Hydrogel Device Protects Rectum During Prostate Cancer RT

Zosia Chustecka

April 14, 2015

A new device that has just been cleared for commercial use by the US Food and Drug Administration (FDA) offers men with prostate cancer who are undergoing radiotherapy (RT) some protection from collateral damage, specifically to the rectal tissues that are anatomically situated close to the prostate gland.

The new device, SpaceOAR (developed by Augmenix Inc.), consists of a hydrogel mixture that is injected through the perineum into the anatomical space between the prostate gland and the rectum. After injection into the body, the gel solidifies and creates a physical barrier between the two, thus shielding the anterior rectum from radiation directed at the prostate gland.

The solidified hydrogel stays in place for around 3 months, after which it is reabsorbed into the body.

The FDA clearance was granted after a manufacturer-sponsored multicenter pivotal clinical trial in 222 patients showed benefits to patients who received SpaceOAR. The study was completed in the United States at centers with physicians specializing in the treatment of prostate cancer. Patients who had the device inserted showed a "significant reduction in rectal radiation dose and severity of late rectal toxicity when compared to controls," the company said in a press release regarding the study findings.

Results from this trial have been submitted for publication in a peer-reviewed medical journal, and the company said that for this reason it cannot reveal full details. However, it arranged for Medscape Medical News to talk to one of the clinical investigators, Richard Hudes, MD, FACR, section chief of radiation oncology with the Saint Agnes Cancer Institute in Baltimore. Dr Hudes also treats patients at the Prostate Center of Chesapeake Urology Associates, which is where he conducted this research.

In an interview, Dr Hudes said that prostate cancer patients receiving external-beam radiation and/or brachytherapy with implanted radioactive seeds could both be candidates for the device. He envisages that both radiation oncologists and urologists would use the device, after being trained.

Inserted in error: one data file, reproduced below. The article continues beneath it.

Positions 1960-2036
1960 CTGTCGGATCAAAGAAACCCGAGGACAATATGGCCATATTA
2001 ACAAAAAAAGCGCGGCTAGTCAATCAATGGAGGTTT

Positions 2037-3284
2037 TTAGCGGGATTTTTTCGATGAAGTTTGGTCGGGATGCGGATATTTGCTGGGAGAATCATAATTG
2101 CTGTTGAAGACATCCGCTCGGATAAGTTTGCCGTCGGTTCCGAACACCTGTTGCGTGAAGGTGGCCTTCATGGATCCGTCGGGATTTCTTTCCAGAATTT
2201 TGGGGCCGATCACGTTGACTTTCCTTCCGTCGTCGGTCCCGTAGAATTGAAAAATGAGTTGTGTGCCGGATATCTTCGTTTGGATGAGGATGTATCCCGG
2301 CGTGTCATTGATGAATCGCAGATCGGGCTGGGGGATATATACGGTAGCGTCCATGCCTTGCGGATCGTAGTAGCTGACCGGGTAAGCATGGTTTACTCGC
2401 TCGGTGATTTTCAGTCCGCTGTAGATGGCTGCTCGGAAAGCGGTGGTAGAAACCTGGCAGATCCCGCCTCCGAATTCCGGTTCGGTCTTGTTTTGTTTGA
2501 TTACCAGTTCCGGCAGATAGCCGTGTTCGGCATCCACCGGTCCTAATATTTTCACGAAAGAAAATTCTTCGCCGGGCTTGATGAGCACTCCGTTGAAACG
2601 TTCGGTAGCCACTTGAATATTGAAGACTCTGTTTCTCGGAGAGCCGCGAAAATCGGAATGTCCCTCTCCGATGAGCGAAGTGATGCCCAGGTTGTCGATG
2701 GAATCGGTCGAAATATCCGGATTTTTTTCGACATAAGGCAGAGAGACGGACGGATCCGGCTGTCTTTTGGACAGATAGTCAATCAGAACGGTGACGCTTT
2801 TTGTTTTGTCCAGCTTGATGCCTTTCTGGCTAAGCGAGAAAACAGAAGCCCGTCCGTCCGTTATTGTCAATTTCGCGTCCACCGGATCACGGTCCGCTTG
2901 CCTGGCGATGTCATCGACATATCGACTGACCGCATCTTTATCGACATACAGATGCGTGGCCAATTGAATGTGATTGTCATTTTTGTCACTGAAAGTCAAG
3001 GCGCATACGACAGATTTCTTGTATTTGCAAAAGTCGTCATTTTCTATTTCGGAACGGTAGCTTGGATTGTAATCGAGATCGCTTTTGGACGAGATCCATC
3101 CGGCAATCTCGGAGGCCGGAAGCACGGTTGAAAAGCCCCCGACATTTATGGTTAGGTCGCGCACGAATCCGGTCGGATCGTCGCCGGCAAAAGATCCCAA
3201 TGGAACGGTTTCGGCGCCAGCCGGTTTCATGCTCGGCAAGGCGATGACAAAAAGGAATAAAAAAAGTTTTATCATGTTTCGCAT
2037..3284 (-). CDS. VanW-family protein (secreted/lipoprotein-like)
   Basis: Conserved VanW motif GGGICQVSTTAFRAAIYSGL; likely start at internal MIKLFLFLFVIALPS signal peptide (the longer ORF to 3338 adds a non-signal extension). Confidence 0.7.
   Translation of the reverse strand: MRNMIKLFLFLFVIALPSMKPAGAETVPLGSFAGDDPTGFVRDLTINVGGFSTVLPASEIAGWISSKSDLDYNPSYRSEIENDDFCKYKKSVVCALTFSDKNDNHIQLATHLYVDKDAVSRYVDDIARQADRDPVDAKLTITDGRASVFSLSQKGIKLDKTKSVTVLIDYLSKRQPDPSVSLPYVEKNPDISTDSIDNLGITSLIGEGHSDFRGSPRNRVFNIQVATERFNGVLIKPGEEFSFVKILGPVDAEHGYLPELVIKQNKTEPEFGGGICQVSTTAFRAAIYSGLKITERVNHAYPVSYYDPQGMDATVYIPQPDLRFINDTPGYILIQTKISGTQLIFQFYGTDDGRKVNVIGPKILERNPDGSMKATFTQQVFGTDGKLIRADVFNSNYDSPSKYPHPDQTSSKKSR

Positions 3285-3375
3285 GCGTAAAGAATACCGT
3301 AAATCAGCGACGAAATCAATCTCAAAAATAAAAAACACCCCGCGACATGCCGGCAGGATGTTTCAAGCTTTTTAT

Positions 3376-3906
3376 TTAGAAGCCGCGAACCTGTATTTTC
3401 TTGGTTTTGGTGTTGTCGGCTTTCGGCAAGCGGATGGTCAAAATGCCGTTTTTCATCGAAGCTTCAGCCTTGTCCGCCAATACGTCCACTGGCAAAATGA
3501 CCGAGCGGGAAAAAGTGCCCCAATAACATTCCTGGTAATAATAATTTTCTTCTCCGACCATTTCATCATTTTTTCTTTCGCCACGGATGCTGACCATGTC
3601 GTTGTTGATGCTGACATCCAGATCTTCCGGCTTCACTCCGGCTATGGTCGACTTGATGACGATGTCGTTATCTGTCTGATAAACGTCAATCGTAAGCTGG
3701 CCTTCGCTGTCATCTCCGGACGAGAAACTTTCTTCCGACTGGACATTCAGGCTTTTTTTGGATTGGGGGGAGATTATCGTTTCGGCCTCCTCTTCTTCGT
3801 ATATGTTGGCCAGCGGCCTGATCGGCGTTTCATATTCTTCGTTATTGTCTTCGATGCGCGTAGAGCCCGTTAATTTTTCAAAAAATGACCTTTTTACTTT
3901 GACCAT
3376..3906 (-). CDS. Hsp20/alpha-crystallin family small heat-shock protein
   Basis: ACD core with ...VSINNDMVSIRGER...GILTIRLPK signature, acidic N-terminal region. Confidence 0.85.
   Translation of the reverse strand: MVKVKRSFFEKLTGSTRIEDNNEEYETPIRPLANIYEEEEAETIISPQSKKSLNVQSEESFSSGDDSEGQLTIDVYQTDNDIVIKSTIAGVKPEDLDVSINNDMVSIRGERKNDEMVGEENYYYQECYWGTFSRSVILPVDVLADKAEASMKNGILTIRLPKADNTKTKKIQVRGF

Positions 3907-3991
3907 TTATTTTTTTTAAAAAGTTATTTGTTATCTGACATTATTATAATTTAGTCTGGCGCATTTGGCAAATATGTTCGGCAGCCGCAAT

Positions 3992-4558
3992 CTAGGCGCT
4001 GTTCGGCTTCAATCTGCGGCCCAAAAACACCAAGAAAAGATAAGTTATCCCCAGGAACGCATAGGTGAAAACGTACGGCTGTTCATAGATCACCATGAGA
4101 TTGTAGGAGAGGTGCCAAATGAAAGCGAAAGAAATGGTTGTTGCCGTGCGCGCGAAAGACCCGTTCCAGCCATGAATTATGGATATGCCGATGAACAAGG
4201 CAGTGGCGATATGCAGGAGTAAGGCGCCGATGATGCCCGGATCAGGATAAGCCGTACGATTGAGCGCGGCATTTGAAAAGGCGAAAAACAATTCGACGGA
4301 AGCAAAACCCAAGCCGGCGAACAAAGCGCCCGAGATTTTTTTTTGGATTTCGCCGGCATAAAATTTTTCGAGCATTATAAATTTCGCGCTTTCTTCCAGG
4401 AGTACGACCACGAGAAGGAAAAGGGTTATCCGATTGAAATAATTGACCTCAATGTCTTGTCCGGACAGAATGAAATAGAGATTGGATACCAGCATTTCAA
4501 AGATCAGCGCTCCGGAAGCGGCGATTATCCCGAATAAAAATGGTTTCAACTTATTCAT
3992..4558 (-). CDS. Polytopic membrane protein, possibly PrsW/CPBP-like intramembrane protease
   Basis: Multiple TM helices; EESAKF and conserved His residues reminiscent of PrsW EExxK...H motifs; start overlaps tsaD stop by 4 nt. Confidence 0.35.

Injection of the hydrogel (which is a mixture of two separate syringes) through the perineum is guided by transrectal ultrasound. He explained a few milliliters of saline is injected first, "just to make sure that you are in the correct space," and then you inject the hydrogel. The hydrogel material flows into the space between the prostate and the rectum.

Most patients undergoing insertion of the device opted to have some intravenous sedation, similar to that used for colonoscopy, but about 20% to 25% of his patients opted to have local anesthetic with lidocaine, he commented.

Dr Hudes said that the pivotal trial awaiting publication was blinded, so the patients did not know if they had the SpaceOAR inserted or not. This was possible, he explained, because all patients were otherwise undergoing placement of prostate fiducials, which also involved transrectal ultrasound. The prostate fiducials are used for image-guided radiation therapy. After the fiducials had been inserted, the randomization then indicated whether or not they would also have the SpaceOAR hydrogel inserted or not.

In his experience using the device during the clinical trial, Dr Hudes said that patients did not report any notable discomfort from the device, nor did they report changes in bowel movements.

In terms of results, Dr Hudes said he could speak only generally: The device definitely reduced the radiation dose reaching the anterior rectum in the SpaceOAR patients, and there was also an improvement in quality of life regarding rectal aggravating symptoms, such as urgency, frequency, or discomfort.

"I certainly had a positive experience with the patients I treated during the clinical trial," Dr Hudes said, "and I anticipate that we will be incorporating this device into our clinical practice."


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